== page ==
So, as Part I of this "Making of a Thriller" blog series drew to a close, it alluded to a conundrum on which the plot of my technothriller Dualism was said to turn. Which is to say that Dualism the book spends at least some of its time grappling with Dualism the metaphysical stance, and hence with an issue central to the field called philosophy of mind -- namely, whether consciousness (as manifested both in humans and in, at the very least, other mammals) is of a piece with the physical world in which it subsists, or whether it represents something altogether separate and apart from material reality.
Philosophy of Mind
This so-called "mind/body problem" can trace its history back to the beginnings of philosophy itself, having first been raised by Plato. In his "allegory of the cave" introduced in Book VII of the Republic, Plato held that, far from comprehending all of reality, the material things we see all around us are mere shadows projected by a more truly real world of pure ideas wherein the soul itself finds its natural home.
In more recent times, the notion that mind and body are separate substances is most closely associated with Rene Descartes, who set out to subject all of his beliefs to a radical skepticism, but found that the one thing he could in no way doubt was the fact that he was thinking about doubting. Descartes wound up taking this Cogito, ergo sum ("I think, therefore I am") as the cornerstone of his attempt to construct a doubt-proof philosophy.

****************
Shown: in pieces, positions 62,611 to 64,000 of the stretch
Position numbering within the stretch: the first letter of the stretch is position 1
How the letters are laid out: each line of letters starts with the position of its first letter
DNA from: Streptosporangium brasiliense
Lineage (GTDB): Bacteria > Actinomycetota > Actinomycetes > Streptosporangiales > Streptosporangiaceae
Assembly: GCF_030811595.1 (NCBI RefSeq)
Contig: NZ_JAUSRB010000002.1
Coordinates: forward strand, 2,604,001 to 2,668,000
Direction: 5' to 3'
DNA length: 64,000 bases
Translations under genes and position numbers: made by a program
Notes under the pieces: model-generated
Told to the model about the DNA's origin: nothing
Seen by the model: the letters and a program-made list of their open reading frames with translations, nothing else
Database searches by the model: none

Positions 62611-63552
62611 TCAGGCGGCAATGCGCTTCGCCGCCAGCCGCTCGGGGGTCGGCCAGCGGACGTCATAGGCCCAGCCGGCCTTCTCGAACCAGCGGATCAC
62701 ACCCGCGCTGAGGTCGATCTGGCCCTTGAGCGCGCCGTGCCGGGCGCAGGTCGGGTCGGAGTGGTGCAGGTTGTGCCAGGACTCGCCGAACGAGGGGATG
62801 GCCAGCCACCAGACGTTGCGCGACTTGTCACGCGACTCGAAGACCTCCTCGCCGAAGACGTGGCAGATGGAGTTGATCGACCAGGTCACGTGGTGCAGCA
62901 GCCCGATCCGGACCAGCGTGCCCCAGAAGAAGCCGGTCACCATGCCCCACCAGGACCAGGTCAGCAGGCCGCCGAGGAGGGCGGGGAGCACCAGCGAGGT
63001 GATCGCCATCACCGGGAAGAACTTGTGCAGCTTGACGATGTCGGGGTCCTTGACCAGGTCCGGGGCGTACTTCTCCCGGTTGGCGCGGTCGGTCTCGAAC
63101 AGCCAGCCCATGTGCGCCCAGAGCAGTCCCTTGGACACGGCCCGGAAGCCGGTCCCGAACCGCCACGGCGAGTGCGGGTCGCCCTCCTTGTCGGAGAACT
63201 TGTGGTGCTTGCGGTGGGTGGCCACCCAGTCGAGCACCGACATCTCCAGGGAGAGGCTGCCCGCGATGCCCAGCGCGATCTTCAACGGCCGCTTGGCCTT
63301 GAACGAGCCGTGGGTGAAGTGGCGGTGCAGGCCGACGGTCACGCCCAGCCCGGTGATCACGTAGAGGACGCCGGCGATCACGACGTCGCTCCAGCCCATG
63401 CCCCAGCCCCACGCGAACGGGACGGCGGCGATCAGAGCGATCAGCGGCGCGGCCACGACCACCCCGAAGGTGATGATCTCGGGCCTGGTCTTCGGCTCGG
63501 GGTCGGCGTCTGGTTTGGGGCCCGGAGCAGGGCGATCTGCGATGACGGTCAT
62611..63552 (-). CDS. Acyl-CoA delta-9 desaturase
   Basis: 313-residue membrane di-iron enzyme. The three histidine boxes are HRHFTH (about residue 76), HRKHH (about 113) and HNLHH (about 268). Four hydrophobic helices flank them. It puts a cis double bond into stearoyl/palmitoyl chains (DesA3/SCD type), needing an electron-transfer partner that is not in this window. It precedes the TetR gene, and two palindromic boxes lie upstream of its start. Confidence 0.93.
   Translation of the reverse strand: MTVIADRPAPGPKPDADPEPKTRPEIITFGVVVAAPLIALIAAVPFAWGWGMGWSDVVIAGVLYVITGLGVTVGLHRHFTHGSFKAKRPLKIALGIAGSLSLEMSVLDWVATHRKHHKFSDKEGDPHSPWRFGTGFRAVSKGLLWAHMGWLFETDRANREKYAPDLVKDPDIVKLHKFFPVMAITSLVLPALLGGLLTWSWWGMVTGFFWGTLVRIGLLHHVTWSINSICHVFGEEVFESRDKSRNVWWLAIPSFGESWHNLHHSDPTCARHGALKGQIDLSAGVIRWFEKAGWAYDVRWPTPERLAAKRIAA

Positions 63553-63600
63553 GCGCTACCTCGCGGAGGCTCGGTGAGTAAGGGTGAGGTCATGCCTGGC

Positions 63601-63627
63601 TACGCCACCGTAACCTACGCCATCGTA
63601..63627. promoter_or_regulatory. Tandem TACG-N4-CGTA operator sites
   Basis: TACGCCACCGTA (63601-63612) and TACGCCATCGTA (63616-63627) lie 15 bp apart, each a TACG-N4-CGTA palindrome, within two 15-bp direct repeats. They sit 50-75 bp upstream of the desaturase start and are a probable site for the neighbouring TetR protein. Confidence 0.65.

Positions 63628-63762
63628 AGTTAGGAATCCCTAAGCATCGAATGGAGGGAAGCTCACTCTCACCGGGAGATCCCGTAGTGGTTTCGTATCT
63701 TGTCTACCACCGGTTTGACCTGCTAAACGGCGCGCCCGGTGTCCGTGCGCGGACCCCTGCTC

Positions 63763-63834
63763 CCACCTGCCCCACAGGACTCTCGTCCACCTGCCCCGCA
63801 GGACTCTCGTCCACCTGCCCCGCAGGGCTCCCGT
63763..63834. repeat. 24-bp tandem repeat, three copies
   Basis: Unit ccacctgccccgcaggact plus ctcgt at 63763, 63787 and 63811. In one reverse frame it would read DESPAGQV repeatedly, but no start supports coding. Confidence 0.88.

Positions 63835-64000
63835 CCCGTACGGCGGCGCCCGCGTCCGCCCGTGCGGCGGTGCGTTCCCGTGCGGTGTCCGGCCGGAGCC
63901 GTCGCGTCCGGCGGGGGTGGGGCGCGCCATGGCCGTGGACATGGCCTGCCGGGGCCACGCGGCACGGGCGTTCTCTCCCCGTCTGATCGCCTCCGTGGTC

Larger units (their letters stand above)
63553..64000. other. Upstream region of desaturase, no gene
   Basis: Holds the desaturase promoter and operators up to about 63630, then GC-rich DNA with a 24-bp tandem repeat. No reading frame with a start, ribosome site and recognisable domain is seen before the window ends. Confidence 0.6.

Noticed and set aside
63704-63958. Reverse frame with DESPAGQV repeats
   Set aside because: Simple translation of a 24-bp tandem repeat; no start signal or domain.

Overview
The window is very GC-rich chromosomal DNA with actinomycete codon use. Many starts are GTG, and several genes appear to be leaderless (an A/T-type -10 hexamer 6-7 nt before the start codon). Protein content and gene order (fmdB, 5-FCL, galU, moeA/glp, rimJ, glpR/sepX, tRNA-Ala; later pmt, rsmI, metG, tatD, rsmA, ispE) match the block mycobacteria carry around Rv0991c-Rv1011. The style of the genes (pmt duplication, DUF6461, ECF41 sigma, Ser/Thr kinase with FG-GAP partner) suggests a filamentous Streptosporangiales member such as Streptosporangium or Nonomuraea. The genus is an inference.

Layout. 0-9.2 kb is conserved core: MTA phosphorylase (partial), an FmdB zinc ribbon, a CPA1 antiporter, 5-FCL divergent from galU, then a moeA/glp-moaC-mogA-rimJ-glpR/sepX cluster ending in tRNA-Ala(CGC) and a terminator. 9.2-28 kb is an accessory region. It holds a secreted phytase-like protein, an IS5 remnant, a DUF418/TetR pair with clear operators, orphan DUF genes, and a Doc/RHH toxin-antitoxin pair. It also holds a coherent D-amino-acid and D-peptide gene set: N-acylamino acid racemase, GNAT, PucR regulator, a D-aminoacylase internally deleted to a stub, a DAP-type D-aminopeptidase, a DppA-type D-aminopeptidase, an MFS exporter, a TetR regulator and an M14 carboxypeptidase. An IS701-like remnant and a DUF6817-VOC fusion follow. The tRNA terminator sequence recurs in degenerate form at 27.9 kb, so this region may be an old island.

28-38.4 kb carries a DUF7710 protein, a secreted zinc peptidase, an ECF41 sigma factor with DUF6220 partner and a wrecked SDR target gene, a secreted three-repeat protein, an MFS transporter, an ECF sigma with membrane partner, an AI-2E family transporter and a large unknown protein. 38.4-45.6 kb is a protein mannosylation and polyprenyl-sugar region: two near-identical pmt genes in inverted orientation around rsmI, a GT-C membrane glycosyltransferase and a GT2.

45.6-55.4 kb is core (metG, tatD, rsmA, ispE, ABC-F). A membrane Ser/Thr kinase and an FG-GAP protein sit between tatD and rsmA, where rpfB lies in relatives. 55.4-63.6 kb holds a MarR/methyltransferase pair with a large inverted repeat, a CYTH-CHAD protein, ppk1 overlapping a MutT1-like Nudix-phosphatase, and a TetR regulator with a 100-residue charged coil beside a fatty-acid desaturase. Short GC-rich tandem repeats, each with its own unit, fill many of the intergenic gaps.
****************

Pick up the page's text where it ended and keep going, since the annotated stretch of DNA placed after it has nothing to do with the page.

(Brief aside: So, Descartes is just finishing his lunch at a sidewalk Parisian café when the server walks up and asks him if he'd care to see a dessert menu. Descartes says, "I think not" -- and disappears! Bah-dum-dum!)
In any case, by formulating the Cogito, Descartes was implicitly espousing the view that mind exists independently as something distinct from, and different from, matter. Where he ran into problems was when he tried working his way back from the mind's reality to the reality of anything else.
Present-day physical science has the opposite problem: it can, potentially at least, reduce all the mechanics of the universe, from quarks to quasars, to Democritus's "atoms moving in a void," but seems to have a hard time accounting for the consciousness that, after all, is needed to contemplate this starkly reductionist vision.
Even so, such "root-and-branch" materialism does have a trump card to play and, in Dualism, Nietzsche (my AI character, not the German philosopher) plays it.
It goes like this: If the mind truly were non-physical, it could have no interactions with the physical world it finds itself embedded in. Our thoughts could then in no way influence our actions, perhaps not even our ability to realize we'd ever thought them (assuming awareness and memory themselves rely on physical changes in the brain).